Councillors look set to agree the launch of a poster campaign waning people of the dangers of feeding seagulls prior to their next breeding season.
Towns and villages throughout the region have been recording increasing numbers of attacks by gulls protecting their young, with postal deliveries in one part of Elgin even being suspended for a period two years ago because of the dive-bombing birds.
Council officials say there is little that they can actually do about the situation – however, they will stress in a publicity campaign that options are available to members of the public under a Scottish Natural Heritage general licence.
Under that licence the owner or occupier of land is deemed to be an ‘authorised person’ who can take action against gulls for the preservation of public health, public safety or prevention of the spread of disease.
On Tuesday members of the planning and regulatory services committee at Moray Council will be asked to consider current action taken to control gulls by the local authority.
Councillors will be told that there has actually been a downward trend in complaints about Seabirds in Moray over the last three years.
That, and an additional budget requirement of around £30,000 to take any gull control measures, will see councillors being advised not to take any action meantime other than the publicity campaign.
In a paper prepared for Tuesday’s meeting Donnie Mackay, Environmental Health Manager, says: “Following the most recent complaints received via the social networking site all 32 local authorities in Scotland were contacted through the Society of Chief Officers of Environmental Health in Scotland to determine what action if any was being taken to control gulls.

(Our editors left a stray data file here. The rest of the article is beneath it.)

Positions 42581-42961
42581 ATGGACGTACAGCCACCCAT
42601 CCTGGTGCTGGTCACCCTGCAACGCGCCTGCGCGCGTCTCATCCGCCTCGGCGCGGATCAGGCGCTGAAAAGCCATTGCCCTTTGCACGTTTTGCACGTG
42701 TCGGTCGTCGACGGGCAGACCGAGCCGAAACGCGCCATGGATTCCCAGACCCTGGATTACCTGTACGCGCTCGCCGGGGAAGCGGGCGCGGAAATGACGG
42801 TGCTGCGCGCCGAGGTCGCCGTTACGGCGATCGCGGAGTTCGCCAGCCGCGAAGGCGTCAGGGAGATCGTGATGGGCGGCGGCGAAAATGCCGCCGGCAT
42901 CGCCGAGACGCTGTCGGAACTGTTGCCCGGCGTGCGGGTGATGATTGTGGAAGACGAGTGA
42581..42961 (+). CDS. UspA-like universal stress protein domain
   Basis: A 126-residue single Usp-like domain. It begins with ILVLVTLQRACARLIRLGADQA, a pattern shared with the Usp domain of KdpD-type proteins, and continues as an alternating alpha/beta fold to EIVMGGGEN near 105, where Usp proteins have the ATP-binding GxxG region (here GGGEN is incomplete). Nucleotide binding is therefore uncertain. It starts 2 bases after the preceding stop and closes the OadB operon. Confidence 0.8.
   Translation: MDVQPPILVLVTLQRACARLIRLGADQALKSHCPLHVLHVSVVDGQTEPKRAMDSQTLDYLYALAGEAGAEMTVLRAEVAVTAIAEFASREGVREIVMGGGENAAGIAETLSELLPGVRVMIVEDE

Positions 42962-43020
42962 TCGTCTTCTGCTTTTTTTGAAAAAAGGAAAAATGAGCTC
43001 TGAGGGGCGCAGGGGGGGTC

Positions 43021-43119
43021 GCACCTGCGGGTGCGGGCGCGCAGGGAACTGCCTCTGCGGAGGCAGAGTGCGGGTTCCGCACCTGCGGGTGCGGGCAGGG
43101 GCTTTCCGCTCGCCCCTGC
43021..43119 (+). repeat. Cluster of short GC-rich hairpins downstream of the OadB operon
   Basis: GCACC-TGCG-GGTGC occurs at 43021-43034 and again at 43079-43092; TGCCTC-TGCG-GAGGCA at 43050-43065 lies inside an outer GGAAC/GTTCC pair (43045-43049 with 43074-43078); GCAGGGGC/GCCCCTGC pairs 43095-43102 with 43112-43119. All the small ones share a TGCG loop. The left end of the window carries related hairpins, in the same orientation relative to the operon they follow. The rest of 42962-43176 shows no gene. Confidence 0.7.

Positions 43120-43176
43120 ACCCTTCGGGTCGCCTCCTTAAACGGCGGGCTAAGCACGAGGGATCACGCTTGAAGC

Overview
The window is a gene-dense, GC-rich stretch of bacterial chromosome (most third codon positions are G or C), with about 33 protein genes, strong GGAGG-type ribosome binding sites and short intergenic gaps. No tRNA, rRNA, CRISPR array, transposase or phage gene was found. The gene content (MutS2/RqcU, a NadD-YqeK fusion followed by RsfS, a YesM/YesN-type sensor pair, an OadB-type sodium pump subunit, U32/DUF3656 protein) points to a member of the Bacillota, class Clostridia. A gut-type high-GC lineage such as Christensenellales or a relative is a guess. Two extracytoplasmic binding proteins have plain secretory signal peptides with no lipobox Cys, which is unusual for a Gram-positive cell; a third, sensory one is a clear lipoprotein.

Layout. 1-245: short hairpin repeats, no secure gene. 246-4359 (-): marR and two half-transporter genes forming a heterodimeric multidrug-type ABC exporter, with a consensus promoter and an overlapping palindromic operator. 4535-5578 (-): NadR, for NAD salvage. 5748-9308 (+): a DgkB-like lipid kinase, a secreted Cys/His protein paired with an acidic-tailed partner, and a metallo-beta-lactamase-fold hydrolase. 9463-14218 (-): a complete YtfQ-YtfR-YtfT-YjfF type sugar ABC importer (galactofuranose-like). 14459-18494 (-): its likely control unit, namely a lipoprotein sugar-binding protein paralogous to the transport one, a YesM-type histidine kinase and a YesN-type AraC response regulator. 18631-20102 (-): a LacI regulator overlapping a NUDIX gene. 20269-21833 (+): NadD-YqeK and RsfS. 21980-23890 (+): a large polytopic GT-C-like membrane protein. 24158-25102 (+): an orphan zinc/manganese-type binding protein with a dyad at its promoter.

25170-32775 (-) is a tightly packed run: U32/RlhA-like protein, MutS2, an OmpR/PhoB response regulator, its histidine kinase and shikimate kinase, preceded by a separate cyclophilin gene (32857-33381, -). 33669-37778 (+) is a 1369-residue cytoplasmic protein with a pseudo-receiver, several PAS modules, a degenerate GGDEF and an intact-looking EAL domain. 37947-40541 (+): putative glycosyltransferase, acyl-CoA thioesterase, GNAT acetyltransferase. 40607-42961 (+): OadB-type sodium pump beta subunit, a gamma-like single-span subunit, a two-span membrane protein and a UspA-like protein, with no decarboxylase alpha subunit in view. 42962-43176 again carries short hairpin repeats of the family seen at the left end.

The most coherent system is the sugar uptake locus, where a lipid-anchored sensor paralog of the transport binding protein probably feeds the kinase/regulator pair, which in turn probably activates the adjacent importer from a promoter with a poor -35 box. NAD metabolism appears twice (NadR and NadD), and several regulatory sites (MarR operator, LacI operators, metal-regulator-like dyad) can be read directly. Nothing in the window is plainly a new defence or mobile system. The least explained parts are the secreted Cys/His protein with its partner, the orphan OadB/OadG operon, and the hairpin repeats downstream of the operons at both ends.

“A total of eight local authorities responded – four local authorities provide a similar service to The Moray Council in that they gave advice and information on controlling gulls.
“The other four authorities provide a range of services including the removal of eggs and nests, the use of falcons, the oiling of eggs and the proofing of buildings.
“Three local authorities gave details of budgets provided for this type of work. One was £53,000 per annum, another was £32,000 per annum and another indicated that they used a cherry picker which was hired during the nesting season at £600 per day.”
While urging no direct action other than the publicity campaign, Mr Mackay does urge that the position is reviewed again at the end of the 2015 nesting season.